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Media watchdog condemns Saudi closure of Qatar's Al-Jazeera Open in fullscreen

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Media watchdog condemns Saudi closure of Qatar's Al-Jazeera

Saudi Arabia ordered the closure of al-Jazeera's Riyadh office [AFP]

Date of publication: 8 June, 2017

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Reporters Without Borders condemned Saudi Arabia's decision to close the Riyadh office of Qatar's Al-Jazeera broadcaster on Wednesday, after the kingdom and other Arab states severed ties with the emirate.

An international media rights watchdog condemned Saudi Arabia's decision to close the Riyadh office of Qatar's al-Jazeera broadcaster on Wednesday, after the kingdom and other Arab states severed ties with the emirate earlier this week.

Reporters Without Borders , also known as RSF, said al-Jazeera was a "collateral victim of (the) diplomatic offensive against Qatar," slamming Riyadh's decision to close the office and revoke the broadcasters’ operating licence.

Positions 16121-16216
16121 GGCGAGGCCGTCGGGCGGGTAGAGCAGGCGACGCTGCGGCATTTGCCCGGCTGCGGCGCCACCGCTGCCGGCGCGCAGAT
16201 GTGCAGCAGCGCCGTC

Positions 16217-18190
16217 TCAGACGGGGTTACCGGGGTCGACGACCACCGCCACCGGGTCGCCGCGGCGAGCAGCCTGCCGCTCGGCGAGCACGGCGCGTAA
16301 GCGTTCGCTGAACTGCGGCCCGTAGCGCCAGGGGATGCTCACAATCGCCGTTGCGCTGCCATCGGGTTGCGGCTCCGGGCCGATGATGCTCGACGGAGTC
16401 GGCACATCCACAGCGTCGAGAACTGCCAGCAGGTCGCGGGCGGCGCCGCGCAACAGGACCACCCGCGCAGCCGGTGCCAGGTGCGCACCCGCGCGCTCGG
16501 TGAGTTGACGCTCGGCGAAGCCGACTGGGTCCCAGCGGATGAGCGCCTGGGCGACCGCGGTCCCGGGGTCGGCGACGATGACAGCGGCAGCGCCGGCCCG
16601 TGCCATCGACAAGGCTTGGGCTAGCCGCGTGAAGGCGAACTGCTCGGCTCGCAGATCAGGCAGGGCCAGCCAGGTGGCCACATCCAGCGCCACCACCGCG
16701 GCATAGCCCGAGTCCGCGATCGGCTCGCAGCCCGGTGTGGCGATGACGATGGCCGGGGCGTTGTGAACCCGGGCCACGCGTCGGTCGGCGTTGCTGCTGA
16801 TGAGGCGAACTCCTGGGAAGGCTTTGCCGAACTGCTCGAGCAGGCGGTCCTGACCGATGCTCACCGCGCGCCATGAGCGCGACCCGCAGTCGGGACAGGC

The decision came hours after Saudi Arabia, Bahrain and the United Arab Emirates on Monday announced they were severing all ties with Qatar over its alleged support for terrorism.

Egypt followed suit, and Jordan lowered the level of its diplomatic representation in Doha on Tuesday.

"Closing al-Jazeera's bureaux is a political decision that amounts to censoring this TV broadcaster," said RSF's Middle East chief Alexandra El Khazen in a statement.

Jordan also saidit was withdrawing licenses for the Amman bureau of the Doha-based television news channel.

Al-Jazeera, one of the largest news organisations in the world, has long been a source of conflict between Qatar and its neighbours, who accuse the broadcaster of bias and fomenting trouble in the region.

Cairo has accused al-Jazeera of supporting the Muslim Brotherhood which it blames for violence after Egypt's military ousted the movement from power in 2013.

Three a journalists, including a Canadian and an Australian, were detained in Egypt between 2013 and 2015, triggering international protests.

Qatar has consistently denied the accusations against it, suggesting the recent joint decision to sever ties was based on “baseless fabricated lies” and a mere attempt at enforcing guardianship over Doha.

 

 

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